Just a trick-taking game. The objective is to meet a bid contract.

Discard one rank (for a 48-card deck) and agree on some scoring system. Examples:

  • Aces worth 4, Kings worth 3, Queens worth 2, Jacks worth 1. Discard Twos.
  • Aces worth 1, Twos worth 2, Threes worth 3, Fours worth 4. Discard Tens.
  • Each trick is worth 1 point (read: each card is worth 1/6 points). Discard Twos.

Deal 8 cards for each player. (For 4 playing, don’t discard a rank and deal 13 to each. It’s possible to have 5 playing, although I’ve yet to figure out a good way for the cards; maybe remove two Twos and deal 10 each? Add 3 jokers and deal 11 each?)

The first phase is the auction. Each player may make a bid that beats the previous bid, or passes; if a player passes, they cannot bid again. A bid is an amount of points, together with a declaration of a trump suit (or that the deal is played at no trumps). Like above, larger number beats smaller number; for equal numbers, no trump beats trump, and suits are ranked in some fashion (again, I use Big Two). The bid is a declaration of getting at least that many points, with the given trump.

After everyone but one player passes, the last bidder is the declarer. Their target is to meet the given contract. They have partners, however; they declare two cards that they don’t hold themselves. (If 4 playing, declare 1 card.) The holders of these cards will be the declarer’s teammates (although the cards are not revealed); at the end, points counted by them will be counted for the declarer. Each player plays a card just like in trick-based games (follow suit if possible, but anything if not; highest trump wins, otherwise highest in the suit led wins).

After all tricks are played, count the points in the cards won, and add up the points in the partnership. If the contract is met, then the team is successful, otherwise the opposing team is successful.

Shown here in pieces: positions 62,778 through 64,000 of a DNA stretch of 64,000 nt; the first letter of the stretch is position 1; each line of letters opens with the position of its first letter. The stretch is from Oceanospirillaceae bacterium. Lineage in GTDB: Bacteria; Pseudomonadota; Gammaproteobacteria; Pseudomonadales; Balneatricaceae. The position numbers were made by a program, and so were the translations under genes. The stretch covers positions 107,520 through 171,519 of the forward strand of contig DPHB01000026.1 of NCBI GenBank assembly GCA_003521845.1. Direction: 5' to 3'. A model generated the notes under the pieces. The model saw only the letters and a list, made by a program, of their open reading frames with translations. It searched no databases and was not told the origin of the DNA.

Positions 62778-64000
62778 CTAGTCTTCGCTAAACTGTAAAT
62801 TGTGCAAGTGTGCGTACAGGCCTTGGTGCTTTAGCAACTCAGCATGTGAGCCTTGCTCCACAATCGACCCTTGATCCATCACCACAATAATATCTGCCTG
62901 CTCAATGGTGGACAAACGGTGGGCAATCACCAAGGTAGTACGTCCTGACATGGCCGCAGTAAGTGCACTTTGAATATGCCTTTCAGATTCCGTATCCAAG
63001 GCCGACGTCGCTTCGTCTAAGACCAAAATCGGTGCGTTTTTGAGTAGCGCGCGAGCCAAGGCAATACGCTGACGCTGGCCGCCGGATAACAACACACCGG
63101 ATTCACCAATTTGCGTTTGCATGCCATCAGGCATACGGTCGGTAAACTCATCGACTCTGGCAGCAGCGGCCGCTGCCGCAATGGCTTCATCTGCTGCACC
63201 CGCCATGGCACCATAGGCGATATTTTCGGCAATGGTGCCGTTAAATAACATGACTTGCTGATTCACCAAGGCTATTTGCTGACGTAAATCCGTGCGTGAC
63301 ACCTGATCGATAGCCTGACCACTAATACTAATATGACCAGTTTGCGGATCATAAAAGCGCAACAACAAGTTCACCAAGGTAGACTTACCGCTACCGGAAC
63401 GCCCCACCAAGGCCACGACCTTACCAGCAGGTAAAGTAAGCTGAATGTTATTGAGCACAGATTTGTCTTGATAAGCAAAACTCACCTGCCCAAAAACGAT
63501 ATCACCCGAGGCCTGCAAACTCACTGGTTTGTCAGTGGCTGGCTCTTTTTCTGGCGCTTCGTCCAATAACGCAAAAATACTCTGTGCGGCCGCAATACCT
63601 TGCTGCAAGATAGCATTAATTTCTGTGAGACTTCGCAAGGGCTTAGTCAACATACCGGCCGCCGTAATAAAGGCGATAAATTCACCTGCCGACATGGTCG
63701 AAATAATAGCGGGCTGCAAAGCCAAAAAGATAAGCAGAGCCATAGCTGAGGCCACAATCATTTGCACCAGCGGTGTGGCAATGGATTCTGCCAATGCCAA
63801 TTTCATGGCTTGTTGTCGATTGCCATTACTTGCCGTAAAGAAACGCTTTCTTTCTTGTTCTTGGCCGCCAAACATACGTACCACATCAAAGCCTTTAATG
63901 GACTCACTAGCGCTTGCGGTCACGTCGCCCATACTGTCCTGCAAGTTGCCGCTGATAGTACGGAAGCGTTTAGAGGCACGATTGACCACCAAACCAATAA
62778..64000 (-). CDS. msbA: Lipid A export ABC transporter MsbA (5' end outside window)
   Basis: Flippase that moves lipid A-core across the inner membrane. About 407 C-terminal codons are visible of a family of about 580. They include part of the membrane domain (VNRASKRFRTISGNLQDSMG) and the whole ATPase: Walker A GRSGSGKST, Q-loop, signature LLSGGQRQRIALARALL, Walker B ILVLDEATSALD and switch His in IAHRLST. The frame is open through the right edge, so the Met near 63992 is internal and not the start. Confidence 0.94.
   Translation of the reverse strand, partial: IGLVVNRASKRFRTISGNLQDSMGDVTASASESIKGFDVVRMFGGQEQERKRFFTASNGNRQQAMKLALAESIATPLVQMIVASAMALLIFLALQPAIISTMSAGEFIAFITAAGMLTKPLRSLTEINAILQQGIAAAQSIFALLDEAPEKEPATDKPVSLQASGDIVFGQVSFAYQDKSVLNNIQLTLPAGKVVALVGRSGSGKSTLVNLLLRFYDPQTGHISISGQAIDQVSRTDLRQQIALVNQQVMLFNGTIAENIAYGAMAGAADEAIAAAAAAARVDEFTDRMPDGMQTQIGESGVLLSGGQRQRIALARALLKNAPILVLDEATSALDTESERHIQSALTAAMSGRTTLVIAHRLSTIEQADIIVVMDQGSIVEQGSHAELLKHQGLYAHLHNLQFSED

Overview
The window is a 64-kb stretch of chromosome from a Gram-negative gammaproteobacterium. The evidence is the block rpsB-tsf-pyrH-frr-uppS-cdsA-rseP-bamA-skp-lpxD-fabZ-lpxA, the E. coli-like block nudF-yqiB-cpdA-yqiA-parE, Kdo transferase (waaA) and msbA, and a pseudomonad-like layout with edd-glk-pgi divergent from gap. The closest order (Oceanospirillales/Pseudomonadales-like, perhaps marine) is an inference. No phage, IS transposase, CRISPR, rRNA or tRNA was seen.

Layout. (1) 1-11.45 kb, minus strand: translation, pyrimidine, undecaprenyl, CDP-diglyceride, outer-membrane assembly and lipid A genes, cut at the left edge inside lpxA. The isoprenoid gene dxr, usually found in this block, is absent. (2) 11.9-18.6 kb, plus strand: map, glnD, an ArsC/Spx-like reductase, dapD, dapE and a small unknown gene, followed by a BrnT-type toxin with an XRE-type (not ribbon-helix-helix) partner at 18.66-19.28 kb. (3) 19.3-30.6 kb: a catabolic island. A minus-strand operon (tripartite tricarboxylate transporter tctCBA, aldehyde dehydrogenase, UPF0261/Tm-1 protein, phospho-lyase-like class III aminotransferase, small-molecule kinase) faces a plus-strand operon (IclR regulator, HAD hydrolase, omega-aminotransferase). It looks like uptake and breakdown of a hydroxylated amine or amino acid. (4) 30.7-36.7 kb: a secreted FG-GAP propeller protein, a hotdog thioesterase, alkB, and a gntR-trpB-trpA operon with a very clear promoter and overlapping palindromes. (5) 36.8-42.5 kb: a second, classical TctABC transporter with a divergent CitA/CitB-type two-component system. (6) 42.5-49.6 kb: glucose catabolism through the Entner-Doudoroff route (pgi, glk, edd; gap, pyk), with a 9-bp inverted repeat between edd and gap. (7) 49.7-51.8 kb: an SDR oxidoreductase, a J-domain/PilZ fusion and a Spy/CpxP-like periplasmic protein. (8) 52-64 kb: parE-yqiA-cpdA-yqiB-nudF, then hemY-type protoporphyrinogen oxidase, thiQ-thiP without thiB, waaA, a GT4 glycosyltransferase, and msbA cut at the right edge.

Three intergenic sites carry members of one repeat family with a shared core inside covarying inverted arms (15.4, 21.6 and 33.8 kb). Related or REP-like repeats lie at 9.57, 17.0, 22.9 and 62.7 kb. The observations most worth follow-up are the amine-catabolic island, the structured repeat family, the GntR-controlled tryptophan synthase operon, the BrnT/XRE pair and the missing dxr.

If both called cards are on the same person, they score double (they only need half of the points to reach the contract). (Optional: bad luck; they need to work around having a two-man team for a contract designed for three.)

Puzzle 94: Writer Block

Cross the Streams Shade some of the cells black so that all black cells are connected and no 2×2 square is entirely shaded black. The clues outside the grid gives the contents of the corresponding row/column, reading from left to right and from top to bottom. A number means a group of consecutive black cells; two different groups in the same row/column must be separated by at least one white cell. A question mark indicates a single group of unknown size; an asterisk indicates an unknown number of groups (which may differ in size, and there might be no group at all).

Expected difficulty HardAnswerComment/E-mail if you want a solution to be published

Puzzle 94: Cross the Streams

Puzzle 94: Writer Block
Cross the Streams

Yay, I’m back. Actually, this might be temporary as well; I’m not sure why I don’t feel the same interest on making puzzles as I had a few years ago, but let’s hope I can still trickle out puzzles occasionally. (The title is a reference on that. Just back from writer block, if this is considered writing. Better than a title like “Logical”, at least.)

Meanwhile, I’ve been playing several “programming” games. I’ve completed SpaceChem (finished all obligatory puzzles for the story) a few months back; I got my hands on TIS-100 which I recently completed (but with the upcoming bonus campaign I’ll have several more puzzles to do); I’m redoing Manufactoria after I realized I haven’t completed it. Those might be not exactly the kind of puzzles that you (as in people that enjoy pencil puzzles like this) like, but who knows.

Puzzle 93: IVAN

Scrabble Fill a letter in some squares such that they form a Scrabble: all cells with letters are connected, every word on the right appears in the grid as a contiguous sequence of letters (not broken with other letters or empty cells) reading right (in the same row) or down (in the same column), and every such contiguous sequence of two or more letters form a word.

Expected difficulty MediumAnswerComment/E-mail if you want a solution to be published

Puzzle 93: Scrabble

Puzzle 93: IVAN

Surprise, a 5×4 puzzle having a medium difficulty. Actually I’m not sure you can solve this without brute force, but given the very small grid I think it should be easy enough to carefully enumerate all possibilities.